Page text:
said the old man had been dragged to the marketplace when he was
	found hiding from German officials in the Jewish ghetto of
	awierce in Nazi-occupied Poland.
	"The old man lay screaming on the ground.  Next to him Harri
	Schulz stood and watched as his German shepherd dog ate him
	alive," Ledor said.
	Schultz [sic], 70, is accused of murdering seven people in the
	Zawierce ghetto and helping deport 5,000 to the Auschwitz death
	camp in 1942-43.
	He has denied the charges and said he worked only for the Nazi
	border police in occupied Poland.

Granted, this was a small story published in an insignificant suburban
daily, but I felt disgusted by the way the Breeze had handled it.
Breeze editors had had access to the work of the Institute for seven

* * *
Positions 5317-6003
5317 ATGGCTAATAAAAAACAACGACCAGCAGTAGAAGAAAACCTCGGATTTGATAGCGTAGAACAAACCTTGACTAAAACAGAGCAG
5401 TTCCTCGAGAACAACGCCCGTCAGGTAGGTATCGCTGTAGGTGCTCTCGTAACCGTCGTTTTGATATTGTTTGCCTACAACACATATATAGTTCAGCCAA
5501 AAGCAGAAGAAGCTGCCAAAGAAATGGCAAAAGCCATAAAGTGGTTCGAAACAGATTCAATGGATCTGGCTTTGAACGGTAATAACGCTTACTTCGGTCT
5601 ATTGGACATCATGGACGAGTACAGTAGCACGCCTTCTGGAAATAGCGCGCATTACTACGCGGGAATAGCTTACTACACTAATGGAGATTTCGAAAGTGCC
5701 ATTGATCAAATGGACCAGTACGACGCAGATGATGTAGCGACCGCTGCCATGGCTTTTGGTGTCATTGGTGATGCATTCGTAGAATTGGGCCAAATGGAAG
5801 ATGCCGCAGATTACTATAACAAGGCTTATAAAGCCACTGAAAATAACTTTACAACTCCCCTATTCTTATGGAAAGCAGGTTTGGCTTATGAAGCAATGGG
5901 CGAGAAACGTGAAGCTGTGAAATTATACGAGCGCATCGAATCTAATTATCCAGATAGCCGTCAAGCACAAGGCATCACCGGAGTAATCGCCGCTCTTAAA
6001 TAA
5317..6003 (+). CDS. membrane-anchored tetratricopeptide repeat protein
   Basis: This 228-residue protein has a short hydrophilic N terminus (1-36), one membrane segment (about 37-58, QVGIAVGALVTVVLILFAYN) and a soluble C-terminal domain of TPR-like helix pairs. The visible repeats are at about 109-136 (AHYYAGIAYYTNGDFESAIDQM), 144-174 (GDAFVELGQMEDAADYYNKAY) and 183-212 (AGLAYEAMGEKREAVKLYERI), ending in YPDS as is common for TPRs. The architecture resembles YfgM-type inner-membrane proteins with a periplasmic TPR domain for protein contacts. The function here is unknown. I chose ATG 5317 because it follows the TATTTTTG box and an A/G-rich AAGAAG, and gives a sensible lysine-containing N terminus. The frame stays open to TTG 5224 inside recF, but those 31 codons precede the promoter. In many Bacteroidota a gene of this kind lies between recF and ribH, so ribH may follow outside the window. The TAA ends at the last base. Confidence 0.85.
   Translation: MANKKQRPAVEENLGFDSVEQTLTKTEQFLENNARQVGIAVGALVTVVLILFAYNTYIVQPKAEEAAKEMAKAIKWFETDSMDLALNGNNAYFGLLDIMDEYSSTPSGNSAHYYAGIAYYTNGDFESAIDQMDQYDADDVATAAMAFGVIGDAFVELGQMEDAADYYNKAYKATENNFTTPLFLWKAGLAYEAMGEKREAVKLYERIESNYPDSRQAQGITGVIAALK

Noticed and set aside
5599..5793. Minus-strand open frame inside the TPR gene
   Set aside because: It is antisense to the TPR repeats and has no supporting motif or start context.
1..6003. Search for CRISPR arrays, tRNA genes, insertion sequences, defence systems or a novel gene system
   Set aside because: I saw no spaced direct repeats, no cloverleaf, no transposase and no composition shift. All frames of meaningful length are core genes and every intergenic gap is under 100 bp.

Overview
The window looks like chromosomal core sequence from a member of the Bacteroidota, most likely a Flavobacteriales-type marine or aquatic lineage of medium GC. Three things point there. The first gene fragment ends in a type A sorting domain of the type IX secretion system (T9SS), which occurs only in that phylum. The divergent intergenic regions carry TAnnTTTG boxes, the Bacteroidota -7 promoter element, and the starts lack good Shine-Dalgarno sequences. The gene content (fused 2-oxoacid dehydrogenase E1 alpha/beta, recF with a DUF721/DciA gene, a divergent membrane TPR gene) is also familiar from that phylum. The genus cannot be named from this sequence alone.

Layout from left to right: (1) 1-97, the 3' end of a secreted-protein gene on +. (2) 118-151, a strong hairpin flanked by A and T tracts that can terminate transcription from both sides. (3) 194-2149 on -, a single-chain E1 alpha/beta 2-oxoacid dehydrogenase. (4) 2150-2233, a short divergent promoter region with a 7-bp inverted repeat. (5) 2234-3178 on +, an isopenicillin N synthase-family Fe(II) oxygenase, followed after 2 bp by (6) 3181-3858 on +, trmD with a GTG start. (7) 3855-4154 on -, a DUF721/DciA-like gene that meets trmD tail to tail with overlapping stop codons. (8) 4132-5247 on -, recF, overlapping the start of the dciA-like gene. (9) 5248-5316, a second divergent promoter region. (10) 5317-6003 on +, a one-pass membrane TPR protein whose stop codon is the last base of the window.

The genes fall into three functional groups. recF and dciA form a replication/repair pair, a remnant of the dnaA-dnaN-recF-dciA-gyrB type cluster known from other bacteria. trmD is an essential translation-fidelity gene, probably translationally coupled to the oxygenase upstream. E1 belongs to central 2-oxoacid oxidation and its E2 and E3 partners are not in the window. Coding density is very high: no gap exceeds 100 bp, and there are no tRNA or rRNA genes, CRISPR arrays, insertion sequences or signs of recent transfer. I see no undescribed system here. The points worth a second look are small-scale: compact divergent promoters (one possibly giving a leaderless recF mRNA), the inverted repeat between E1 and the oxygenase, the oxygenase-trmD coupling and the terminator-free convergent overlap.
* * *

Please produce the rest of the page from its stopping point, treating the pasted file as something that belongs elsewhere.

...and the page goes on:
years by then.  The offices of the two publishing companies were within
spitting distance of each other, yet the Breeze was unable to handle
this small story about Jews and a German with even a modicum of
professionalism or decency.  It was as if the Breeze editor responsible
for printing the story with such mock objectivity had been so
dehumanized by 40 years of Holocaust hate propaganda that in his mind's
eye he was unable to see the scene his story depicted.  I decided to
take a look at it in print.

For example, didn't that editor want to consider what size that bloody
Nazi dog was and what size the old Jew was?  Wouldn't that information
have some bearing on the credibility of the accusation made by the old
survivor from San Antonio?  Let's say the dog was an 80-pounder --